clock menu more-arrow no yes mobile

Filed under:

Reliving the USMNT World Cup history against Germany

Part 3 of the 3 part series that looks back on the USMNT history against Group G opponents. We finish up with the Germans and our encounter with their goal scoring legend Jürgen Klinsmann.

The United States beat Germany in this friendly, but they've never beaten them in a World Cup
The United States beat Germany in this friendly, but they've never beaten them in a World Cup

Before the tournament started the United States was 1-0-4 (W-D-L) against their 2014 "Group of Death" opponents, but they've since picked up a win and a draw. The one team they have not beaten in the World Cup is now Germany. Here's a look back at the prior two matches.

June 15th, 1998 in Paris, France - Germany 2 : 0 USA

Following the 1994 World Cup, where the US hosted the event and advanced past the group stage for the first time since 1930, expectations were high entering the 1998 version in France. But the United States were still large underdogs in their opener against Germany, led by legendary forward Jürgen Klinsmann. Little did we know at the time how well we were going to learn that name. The Germans were European champions and had reached the quarterfinals in eleven straight World Cups, winning three. The US was simply out to prove that their last World Cup run was not a fluke.

The match was closer than the score indicated, but the current US head coach proved the decisive difference for Die Mannschaft. Just eight minutes into play, Klinsmann assisted on the first goal. His header from an Olaf Thon corner kick landed precisely on the head of Andy Möller who pounded the ball past a helpless Kasey Keller. Stunned, the US was on their heels for the remainder of the first half, but managed to get to the half just down the one goal.

Then they began to play. After the match Coach Steve Sampson called the second half "attractive, attacking soccer" and it nearly caught the Germans off guard.

Halftime substitute Frankie Hejduk blasted a header toward the lower left corner of the goal in the 53rd minute, but a diving stop by German goalkeeper Andreas Köpke stole the spotlight. "That ball goes in, and everything is different," said defender Eddie Pope after the game. The US dominated play in the second half but again Klinsmann made the key strike. He iced the game in the 64th minute on a breakaway goal. The United States would continue to threaten but ultimately fall by the score of 2-0.

The German coach was complimentary after the match, saying the "It's clear they have learned and made definite strides. They are not poor cousins anymore." But the US never recovered from the loss and arguably never played as well the rest of the tournament. In their next match, the US played Iran and lost 2-1. The US was forced to watch Team Melli celebrate their first and only World Cup victory. They then followed that loss with a 1-0 disappointment to Yugoslavia. The three losses were a dark mark for US Soccer that had theoretically improved since the nation's thrilling achievement in 1994.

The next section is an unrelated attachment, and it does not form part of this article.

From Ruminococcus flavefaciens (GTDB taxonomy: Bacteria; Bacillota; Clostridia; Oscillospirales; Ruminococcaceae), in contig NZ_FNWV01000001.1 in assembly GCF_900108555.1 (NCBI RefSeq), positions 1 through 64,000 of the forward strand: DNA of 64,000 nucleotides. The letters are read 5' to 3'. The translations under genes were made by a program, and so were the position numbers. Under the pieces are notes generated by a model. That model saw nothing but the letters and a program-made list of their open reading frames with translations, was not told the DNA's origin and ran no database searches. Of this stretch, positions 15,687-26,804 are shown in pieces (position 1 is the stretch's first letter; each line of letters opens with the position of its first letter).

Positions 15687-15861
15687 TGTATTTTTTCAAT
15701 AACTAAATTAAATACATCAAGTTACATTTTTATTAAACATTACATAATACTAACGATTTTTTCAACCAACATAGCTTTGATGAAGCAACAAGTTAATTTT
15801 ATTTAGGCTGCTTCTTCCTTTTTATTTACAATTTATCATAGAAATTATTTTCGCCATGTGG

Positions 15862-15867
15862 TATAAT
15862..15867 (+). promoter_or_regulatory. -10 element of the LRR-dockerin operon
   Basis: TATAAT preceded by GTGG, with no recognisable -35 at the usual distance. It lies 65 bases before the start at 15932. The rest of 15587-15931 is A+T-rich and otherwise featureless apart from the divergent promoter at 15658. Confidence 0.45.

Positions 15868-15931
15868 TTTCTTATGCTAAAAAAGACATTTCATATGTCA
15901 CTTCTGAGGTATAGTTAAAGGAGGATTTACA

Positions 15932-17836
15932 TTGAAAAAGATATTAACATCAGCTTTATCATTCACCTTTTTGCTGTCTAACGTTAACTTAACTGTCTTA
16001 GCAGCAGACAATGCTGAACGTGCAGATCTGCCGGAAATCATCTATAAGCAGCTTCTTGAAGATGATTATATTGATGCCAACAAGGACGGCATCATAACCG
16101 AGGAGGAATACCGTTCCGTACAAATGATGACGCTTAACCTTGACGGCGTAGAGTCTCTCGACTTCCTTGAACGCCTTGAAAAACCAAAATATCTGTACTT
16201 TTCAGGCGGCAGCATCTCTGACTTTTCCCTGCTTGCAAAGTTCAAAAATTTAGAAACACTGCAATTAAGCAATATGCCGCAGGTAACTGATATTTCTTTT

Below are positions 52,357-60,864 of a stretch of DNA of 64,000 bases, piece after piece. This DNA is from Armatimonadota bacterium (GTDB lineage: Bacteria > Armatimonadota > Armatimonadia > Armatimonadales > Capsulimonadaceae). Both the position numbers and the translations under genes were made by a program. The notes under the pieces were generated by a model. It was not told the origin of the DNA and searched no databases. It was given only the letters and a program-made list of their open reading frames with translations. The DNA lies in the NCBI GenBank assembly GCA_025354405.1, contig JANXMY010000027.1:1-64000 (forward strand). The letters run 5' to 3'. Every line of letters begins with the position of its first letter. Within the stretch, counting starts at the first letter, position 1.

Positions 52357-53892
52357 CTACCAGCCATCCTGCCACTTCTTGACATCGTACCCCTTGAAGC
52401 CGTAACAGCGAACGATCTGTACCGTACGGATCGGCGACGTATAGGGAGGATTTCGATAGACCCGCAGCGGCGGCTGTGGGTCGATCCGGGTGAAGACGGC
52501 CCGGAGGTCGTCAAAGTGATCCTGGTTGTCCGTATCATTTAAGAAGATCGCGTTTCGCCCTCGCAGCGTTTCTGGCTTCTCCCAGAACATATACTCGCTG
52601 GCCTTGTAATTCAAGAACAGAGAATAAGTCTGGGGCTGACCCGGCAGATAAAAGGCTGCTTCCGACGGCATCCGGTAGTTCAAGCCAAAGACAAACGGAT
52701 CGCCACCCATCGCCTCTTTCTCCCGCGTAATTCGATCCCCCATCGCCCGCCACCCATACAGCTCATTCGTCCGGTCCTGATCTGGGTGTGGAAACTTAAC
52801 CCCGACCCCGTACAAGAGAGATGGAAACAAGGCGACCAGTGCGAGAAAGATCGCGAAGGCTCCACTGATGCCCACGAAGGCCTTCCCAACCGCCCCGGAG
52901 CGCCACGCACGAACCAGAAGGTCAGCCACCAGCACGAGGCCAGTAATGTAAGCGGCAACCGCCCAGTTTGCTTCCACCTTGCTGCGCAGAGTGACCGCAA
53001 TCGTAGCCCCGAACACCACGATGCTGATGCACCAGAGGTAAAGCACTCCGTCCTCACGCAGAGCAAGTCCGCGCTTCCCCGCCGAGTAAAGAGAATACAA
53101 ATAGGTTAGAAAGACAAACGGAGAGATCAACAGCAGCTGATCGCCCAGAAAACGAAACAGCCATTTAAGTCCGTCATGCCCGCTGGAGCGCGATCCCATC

The United States would meet Germany again four years later. Following their huge upset win in Portugal, the U.S. would escape the group and make it to the round of 16 where they drew their familiar foe Mexico.

The United States played another great game and dispatched their neighbors 2-0. That set up a gigantic rematch with world power Germany in the quarterfinals. The United States hadn't been this far in the tournament since the days when only thirteen teams competed. Could they match their heroics against Portugal and knock off another Goliath?

June 21st in 2002 Ulsan, South Korea - Germany 1 : 0 USA

The US applied their lessons learned four years prior and attacked the Germans from the outset. They dominated the stat sheet taking eleven shots to the German's six and possessed the ball for 58% of the game. The best chance came in the 17th minute from the left foot of Landon Donovan. The German keeper Oliver Kahn made a diving save to keep the sheet clean. Despite earning the majority of quality chances, the US came up empty handed.

Goal scoring midfielder Michael Ballack would prove the difference in the match.  His header off a free kick in the 39th minute scored the game's only goal. Defender Tony Sanneh who guarded Ballack on the play said after the match, "I didn't jump high enough or get back enough. That's why we're going home and they're playing." It wasn't quite that simple - the Germans were fortunate that the referee missed an obvious handball on the goal line in the second half. The correct call, including a red card, would have given the US a penalty kick in the 49th minute as well as a man advantage. Claudio Reyna would say of that play, "Yeah, those are the breaks, we're not going to cry...That's the game. We had other chances."

The US left South Korea offering no excuses and with their heads held high. They played well enough to make the semifinal and made the best run the US had seen since the first World Cup. Despite playing well enough to win against both Portugal and Germany, the US was only able to pull off one win.

That was the last time the United States played Germany in a competitive match. The Ballack header and the handball still occupy the minds of the American fans, and they'd like nothing more than to see the soccer Gods call one their way in the next encounter.